It's a family of weighting schemes for the Vector Space Model in Information Retrieval and Text Mining

Suppose we have

- a collection of documents $\mathcal D = \{ d_1, \ ... \ , d_N \}$ with $N$ documents
- the vocabulary $V = \{ w_1, \ ... \ , w_M \}$ consisting of $M$ words
- then each document is represented by $d = (x_1, x_2, \ ... \ , x_M)$ where $x_i$ is the weight assigned to the word $w_i$ in the document $d \in \mathcal D$
- let $D$ be a matrix with rows indexed by documents and columns indexed by words. $D$ is called a Document-Term matrix

Weights can be:

- binary: 1 if term is present and 0 if not
- term frequency (TF): frequency of each word in a document
- document frequency (DF): words that are used more in the collections have more weight
- TF-IDF: combination of sublinear TF and inverse document frequency

Term Frequency (TF)

- local frequency of a word in the document
- i.e. the word is weighed by how many times it occurs in the document
- $\text{tf}(w, d) = \big| \{ w' \in d \ : \ w' = w \} \big|$ where $w$ is a word and $d = \{ w_1, \ ... \ , w_m \}$ is a document

Sublinear TF:

- sometimes a word is used too often so we want to reduce its influence compared to other less frequently used words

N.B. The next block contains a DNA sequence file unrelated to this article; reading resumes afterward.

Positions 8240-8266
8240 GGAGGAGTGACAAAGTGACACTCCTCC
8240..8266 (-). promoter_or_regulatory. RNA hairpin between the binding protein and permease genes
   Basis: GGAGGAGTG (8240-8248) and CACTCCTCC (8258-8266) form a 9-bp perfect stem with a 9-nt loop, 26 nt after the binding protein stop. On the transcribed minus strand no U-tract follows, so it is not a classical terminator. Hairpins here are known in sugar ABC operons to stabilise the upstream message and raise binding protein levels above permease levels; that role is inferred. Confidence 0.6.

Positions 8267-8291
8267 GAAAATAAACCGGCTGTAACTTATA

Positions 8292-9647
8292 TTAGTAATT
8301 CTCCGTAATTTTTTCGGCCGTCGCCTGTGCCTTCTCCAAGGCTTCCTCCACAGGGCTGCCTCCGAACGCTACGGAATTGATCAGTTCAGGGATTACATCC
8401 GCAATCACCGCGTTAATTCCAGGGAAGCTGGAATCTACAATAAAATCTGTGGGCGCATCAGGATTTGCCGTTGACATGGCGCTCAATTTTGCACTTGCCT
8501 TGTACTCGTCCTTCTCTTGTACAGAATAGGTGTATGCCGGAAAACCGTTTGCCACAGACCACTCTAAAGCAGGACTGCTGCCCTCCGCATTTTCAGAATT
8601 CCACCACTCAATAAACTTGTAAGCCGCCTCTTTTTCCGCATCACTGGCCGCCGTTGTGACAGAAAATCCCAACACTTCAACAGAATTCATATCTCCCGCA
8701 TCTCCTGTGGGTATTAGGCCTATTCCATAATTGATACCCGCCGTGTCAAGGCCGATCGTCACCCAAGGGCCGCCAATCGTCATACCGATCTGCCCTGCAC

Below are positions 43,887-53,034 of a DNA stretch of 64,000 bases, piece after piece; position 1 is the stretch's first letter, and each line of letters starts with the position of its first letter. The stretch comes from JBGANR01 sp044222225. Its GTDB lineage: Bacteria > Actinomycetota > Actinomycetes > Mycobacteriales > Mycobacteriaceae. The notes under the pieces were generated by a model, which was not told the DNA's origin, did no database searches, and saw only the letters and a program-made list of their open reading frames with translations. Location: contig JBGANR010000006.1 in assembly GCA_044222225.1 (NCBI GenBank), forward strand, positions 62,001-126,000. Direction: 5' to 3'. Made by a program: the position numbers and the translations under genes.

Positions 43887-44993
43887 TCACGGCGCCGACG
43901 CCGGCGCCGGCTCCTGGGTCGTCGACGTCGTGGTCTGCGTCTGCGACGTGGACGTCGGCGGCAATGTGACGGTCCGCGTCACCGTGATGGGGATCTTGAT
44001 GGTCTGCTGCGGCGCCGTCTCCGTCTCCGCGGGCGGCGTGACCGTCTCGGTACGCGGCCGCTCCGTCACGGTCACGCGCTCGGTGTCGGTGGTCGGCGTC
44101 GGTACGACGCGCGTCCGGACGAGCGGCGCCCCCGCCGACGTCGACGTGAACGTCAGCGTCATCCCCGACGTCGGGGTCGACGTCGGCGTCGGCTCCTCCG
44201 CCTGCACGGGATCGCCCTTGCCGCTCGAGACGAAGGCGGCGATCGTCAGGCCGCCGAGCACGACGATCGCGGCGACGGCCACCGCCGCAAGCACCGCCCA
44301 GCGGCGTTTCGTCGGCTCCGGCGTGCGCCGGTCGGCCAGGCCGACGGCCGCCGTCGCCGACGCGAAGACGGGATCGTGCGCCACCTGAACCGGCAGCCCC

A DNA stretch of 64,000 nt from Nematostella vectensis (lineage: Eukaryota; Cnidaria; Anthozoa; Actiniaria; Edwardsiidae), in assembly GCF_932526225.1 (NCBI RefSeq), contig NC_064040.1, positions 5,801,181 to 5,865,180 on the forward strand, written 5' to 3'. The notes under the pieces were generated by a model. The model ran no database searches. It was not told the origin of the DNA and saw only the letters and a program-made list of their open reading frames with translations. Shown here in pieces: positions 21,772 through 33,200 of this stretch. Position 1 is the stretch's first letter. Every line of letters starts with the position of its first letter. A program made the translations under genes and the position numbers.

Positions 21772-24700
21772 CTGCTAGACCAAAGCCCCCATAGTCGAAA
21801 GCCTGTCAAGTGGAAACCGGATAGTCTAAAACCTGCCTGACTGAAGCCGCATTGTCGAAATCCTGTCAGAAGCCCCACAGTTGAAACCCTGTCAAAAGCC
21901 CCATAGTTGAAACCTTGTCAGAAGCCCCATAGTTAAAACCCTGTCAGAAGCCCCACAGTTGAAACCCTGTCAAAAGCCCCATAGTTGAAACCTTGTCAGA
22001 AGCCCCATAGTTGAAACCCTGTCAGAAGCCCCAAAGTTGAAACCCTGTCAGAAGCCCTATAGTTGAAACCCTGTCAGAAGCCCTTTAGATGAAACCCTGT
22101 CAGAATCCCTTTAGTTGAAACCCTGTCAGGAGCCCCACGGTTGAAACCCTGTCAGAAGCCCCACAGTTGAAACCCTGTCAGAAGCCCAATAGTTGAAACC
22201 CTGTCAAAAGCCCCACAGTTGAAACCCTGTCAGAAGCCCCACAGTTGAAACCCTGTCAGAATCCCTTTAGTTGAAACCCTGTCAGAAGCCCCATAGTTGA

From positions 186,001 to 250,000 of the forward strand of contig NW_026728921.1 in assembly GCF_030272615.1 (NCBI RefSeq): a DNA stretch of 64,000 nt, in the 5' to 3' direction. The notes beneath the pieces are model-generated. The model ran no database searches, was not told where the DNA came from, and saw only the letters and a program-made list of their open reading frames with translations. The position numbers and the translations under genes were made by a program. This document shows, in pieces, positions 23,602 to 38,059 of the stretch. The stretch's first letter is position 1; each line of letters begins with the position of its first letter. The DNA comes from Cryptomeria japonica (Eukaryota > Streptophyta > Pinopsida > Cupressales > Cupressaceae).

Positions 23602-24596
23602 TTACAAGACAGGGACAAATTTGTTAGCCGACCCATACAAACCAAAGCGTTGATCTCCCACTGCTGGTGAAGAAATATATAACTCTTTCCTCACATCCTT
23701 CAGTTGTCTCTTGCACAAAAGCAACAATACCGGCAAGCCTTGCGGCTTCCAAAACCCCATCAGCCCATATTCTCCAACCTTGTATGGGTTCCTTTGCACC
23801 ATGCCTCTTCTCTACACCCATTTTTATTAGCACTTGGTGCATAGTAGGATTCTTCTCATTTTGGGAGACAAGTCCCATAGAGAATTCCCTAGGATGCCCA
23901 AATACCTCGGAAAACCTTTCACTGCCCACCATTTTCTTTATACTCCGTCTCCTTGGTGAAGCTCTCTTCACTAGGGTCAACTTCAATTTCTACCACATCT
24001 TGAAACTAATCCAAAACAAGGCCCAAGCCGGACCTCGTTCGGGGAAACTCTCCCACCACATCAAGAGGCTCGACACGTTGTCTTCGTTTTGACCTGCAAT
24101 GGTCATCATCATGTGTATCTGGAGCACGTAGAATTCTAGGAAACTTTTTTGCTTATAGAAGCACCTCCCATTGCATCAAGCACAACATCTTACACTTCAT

- for that we can use some sublinear function, e.g.
- $\log \text{tf}(w, d)$ or $\sqrt{\text{tf}(w, d)}$

Document Frequency (DF)

- global frequency of a word in the document collection
- it's the number of documents that contain the word:
- $\text{df}(w, \mathcal D) = \big| \{ d \in \mathcal D \ : \ w \in d \} \big|$ where $w$ is a word and $\mathcal D = \{ d_1, \ ... \ , d_N \}$ is the document corpus

Inverse Document Frequency (IDF)

- more often we're interested in words that are rare across the document collections
- they tend to be domain specific and are usually more relevant for retrieving this document
- so we should give them more weight than to high-frequency words
- thus, $\text{idf}(w, \mathcal D) = \log \cfrac{ |\mathcal D| + 1 }{\text{df}(w, \mathcal D)}$
- also can be some Entropy-based measure

The main function of a weighting scheme is to enhance IR effectiveness

- want to retrieve items relevant to the users
- and non-relevant items should be rejected

Effectiveness of an IR system is measures via Precision and Recall

- precision $P$: % of retrieved items that are relevant
- recall $R$: % of relevant items retrieved
- want both $P$ and $R$ be good
- $R$ is best served by broad high-frequency items: such terms are frequent and are likely to contain relevant documents
- $P$ best served by narrow and specific terms: the ones with "discriminating power"
- we can't achieve both, so need to compromise: use terms broad enough to get good $R$, but without producing very low $P$

Suggestions:

- TF should be good for getting high frequency words
- but using just TF is not good: if high frequency words are contained in many documents, all of them will be retrieved, thus affecting precision
- thus need a collection dependent factor that favors terms that are contained in fewer documents: IDF
- IDF varies inversely with the # of documents and the number of documents containing them